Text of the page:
In today’s Q & A, part of our Natural Induction Series, we’re going to talk about eating the date fruit or Phoenix dactylifera to induce labor naturally. The date fruit contains a high percentage of carbohydrates and fats and also includes 15 different types of salts and minerals, proteins and vitamins, such as riboflavin, thiamine, biotin, folic acid, and ascorbic acid. Some Islamic scholars interpret verses in the Quran to mean that dates are one of the best foods to eat for childbirth. There have been three smaller randomized control trials on eating dates to induce labor and one observational study that asked women about how often they eat dates to induce labor.

In this video, you will learn:

  • About the studies that have been conducted on eating date fruit to find out whether it can improve birth outcomes with:

    • Cervical ripening
    • The use of labor induction/augmentation with oxytocin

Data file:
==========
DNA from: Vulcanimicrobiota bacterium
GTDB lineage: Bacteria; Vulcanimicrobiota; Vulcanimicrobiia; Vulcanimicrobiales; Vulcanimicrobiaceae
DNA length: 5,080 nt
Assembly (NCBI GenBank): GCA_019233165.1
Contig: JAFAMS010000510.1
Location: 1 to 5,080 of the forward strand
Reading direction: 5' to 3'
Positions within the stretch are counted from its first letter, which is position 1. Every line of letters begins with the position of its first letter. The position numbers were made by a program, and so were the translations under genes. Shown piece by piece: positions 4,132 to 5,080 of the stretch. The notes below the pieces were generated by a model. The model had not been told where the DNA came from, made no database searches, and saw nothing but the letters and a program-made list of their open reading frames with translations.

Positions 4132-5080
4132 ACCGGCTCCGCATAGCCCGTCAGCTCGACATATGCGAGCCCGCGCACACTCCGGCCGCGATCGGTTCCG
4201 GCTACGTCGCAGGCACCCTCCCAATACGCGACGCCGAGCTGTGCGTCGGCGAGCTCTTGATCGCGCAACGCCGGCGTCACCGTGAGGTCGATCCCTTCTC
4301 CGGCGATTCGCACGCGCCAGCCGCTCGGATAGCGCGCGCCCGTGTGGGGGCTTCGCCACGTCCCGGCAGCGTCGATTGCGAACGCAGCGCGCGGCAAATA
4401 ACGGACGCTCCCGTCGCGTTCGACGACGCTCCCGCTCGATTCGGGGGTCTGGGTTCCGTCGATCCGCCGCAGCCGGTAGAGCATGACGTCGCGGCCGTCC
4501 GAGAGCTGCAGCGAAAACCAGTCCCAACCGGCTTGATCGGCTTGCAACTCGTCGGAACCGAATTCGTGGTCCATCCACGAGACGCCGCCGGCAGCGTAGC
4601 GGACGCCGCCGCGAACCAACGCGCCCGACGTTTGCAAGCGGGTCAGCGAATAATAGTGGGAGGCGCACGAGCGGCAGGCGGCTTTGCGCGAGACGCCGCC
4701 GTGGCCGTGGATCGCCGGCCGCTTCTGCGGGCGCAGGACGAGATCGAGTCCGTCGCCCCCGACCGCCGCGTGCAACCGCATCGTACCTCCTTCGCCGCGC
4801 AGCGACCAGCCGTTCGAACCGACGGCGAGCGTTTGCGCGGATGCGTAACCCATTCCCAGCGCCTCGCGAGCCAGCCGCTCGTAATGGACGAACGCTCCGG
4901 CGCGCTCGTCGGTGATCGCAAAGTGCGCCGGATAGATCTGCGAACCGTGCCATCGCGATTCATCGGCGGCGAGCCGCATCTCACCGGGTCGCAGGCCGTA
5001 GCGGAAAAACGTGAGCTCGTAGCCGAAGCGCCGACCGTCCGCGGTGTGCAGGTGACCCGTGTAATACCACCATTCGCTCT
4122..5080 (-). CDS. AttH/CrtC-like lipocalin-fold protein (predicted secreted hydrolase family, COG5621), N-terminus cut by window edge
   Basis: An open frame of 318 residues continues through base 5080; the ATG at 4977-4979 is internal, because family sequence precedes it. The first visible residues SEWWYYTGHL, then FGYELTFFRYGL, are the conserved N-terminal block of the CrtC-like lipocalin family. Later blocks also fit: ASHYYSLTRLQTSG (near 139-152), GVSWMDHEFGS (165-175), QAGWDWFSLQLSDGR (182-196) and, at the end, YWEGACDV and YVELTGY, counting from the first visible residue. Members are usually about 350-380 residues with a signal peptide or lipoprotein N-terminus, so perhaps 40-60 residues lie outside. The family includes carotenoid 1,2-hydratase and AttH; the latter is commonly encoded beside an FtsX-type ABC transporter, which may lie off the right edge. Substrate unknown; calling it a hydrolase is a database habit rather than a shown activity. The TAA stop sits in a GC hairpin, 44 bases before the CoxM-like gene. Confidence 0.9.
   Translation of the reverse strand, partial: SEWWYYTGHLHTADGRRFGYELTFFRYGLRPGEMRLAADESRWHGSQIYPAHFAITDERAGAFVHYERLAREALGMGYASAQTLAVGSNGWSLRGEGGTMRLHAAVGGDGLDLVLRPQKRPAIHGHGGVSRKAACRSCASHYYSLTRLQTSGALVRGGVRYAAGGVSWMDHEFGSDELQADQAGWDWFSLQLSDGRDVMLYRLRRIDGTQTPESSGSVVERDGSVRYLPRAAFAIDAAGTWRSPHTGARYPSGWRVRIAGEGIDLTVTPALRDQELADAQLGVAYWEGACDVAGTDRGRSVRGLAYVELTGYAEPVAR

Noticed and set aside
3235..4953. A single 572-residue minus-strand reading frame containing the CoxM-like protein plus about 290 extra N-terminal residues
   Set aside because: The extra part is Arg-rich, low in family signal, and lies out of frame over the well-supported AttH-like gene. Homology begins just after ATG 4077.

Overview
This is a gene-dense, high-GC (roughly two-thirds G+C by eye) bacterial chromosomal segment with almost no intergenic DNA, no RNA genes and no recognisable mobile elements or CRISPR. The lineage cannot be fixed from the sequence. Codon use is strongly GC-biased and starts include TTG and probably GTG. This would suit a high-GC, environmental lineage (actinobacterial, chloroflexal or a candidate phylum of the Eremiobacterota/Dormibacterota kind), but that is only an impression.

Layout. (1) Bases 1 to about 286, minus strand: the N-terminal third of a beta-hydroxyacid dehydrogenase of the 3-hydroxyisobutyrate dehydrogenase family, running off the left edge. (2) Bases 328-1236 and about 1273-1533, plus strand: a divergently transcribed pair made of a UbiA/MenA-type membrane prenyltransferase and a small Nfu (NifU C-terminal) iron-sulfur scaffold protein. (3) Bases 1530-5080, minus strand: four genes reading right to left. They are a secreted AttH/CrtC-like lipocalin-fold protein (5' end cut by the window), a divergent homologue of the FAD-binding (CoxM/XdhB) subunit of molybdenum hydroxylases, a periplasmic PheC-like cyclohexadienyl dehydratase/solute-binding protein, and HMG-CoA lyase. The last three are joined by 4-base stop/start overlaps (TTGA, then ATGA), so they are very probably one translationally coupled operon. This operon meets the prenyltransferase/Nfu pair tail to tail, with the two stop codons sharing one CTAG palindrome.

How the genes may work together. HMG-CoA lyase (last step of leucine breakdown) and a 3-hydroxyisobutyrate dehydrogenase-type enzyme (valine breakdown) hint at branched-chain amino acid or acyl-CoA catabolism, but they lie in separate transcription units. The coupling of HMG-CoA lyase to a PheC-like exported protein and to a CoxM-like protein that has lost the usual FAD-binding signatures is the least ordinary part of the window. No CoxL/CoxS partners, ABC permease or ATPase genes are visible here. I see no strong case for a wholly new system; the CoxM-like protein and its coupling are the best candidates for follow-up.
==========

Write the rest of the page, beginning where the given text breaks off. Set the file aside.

• Postpartum blood loss
  • If eating date fruit during pregnancy is safe

 

Group B Streptococcus Screening For Pregnant Women ‘Not Recommended’ By National Screening Committee (In the UK)

http://www.huffingtonpost.co.uk/entry/group-b-streptococcus-screening_uk_58d2861ee4b0f838c62e49a4

 

Screening pregnant women for Group B streptococcus (GBS) is “not recommended” by the National Screening Committee (NSC).

About 150,000 pregnant women carry GBS each year in the UK and, in some cases, will pass the bacteria to their baby in labour.

In January 2016, a couple appealed for the pregnancy screening to be made mandatory, after their baby died from an infection that could have been prevented if caught early by a simple test.